New Zealand to probe role of spies, guns in mosque attacks
WELLINGTON, New Zealand (AP) — New Zealand will hold a top-level inquiry into the massacre of 50 people at two Christchurch mosques that will look into what roles semi-automatic guns, social media and intelligence agencies had preceding the attacks.
Prime Minister Jacinda Ardern announced Monday it would hold a Royal Commission of Inquiry, the country's highest form of investigation.
"While New Zealanders and Muslim communities around the world are both grieving and showing compassion for one another, they are also quite rightly asking questions on how this terror attack was able to happen here," Ardern said.
Her Cabinet had previously agreed on holding an inquiry, but had not decided what level of investigation. She said royal commissions are usually reserved for matters of the gravest public importance and that was clearly appropriate in this case. She said the exact terms of the inquiry, including its duration, would be finalized over the next two weeks.
"In short, the inquiry will look at what could have or should have been done to prevent the attack," Ardern said. "It will inquire into the individual and his activities before the terrorist attack, including, of course, a look at agencies."
A royal commission is run independently from the government and is chaired by a high court judge. It has the power to compel witnesses to testify and organizations to hand over documents. But it remains up to the courts or government to follow through on any recommendations or findings.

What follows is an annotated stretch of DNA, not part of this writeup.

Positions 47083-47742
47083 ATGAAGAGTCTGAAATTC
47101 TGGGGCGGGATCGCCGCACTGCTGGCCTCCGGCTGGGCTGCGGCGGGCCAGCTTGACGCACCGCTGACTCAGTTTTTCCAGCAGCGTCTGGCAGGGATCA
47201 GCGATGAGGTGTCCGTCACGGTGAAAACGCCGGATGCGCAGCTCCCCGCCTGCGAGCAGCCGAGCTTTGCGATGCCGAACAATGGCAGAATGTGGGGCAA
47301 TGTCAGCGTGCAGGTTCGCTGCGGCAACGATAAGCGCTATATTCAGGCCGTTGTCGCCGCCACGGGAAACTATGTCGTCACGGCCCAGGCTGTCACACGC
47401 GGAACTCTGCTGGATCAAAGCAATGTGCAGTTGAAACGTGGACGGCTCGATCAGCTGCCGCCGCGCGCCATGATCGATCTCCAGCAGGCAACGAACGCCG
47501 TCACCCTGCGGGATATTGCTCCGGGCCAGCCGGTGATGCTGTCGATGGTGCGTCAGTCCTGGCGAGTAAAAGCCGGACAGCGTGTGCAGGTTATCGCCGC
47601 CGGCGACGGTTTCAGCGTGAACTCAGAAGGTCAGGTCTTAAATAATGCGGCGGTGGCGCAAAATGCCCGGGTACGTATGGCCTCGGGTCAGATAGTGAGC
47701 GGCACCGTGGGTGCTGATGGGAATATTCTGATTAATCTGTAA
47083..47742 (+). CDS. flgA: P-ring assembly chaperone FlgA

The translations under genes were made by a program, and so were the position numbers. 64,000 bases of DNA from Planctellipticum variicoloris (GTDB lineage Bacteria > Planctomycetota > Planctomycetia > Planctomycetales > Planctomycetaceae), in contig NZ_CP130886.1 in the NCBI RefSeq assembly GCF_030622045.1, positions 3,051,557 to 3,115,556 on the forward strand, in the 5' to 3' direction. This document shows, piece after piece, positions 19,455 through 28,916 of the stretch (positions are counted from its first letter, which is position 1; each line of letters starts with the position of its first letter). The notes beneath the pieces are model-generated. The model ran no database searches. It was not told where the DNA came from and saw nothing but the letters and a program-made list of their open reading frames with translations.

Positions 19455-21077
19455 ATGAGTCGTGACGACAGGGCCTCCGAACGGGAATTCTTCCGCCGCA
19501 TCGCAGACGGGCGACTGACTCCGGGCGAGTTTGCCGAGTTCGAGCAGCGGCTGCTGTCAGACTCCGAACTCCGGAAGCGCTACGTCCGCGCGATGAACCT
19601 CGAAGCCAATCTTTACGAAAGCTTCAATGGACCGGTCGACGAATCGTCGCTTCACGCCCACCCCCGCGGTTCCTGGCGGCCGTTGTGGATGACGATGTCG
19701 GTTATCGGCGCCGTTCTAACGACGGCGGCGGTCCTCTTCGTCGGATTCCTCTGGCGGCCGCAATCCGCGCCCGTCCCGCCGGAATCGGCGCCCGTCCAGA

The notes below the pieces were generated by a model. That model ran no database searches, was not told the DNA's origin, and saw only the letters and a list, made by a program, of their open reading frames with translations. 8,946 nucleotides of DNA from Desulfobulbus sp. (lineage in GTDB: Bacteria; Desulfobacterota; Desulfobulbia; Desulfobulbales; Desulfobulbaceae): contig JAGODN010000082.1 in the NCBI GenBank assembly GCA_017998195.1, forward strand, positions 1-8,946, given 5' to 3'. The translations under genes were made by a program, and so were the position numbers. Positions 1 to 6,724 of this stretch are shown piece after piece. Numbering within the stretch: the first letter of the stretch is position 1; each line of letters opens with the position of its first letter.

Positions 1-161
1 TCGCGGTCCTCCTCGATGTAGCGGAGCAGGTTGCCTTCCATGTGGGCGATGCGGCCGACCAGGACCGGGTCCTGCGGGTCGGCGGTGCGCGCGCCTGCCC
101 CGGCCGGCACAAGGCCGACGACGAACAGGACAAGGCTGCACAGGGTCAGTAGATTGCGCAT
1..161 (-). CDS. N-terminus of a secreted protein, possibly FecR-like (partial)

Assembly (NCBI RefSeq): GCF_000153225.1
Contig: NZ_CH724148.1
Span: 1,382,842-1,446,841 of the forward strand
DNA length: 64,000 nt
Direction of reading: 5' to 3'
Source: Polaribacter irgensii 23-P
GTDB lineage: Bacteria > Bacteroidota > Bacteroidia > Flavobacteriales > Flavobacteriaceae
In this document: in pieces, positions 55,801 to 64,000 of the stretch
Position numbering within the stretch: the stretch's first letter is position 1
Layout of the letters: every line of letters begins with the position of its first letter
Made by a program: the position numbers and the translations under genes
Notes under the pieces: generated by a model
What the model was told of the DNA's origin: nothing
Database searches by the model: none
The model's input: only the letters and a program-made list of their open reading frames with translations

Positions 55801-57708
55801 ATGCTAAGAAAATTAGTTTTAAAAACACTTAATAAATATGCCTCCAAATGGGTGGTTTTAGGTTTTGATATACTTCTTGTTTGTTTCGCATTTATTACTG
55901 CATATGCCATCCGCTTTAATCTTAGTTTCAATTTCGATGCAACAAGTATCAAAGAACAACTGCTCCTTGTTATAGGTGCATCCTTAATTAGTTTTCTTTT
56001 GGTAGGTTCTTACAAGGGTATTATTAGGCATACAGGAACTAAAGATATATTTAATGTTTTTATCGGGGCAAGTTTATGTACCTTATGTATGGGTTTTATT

Australian white supremacist Brenton Tarrant, 28, has been charged with murder for the March 15 attacks. He is next due in court on April 5.
Some people have already criticized New Zealand's intelligence agencies for focusing too much on perceived threats from Muslim extremists and leftwing radicals but too little on the possible threats from nationalist groups and white supremacists.
"There will be a focus on whether our intelligence community was concentrating its resources appropriately and whether there were any reports that could, or should, have alerted them to this attack," Ardern said. "It is important that no stone is left unturned to get to the bottom of how this act of terrorism occurred and what, if any, opportunities we had to stop it."
Associated Press journalist Rod McGuirk in Canberra, Australia, contributed to this report.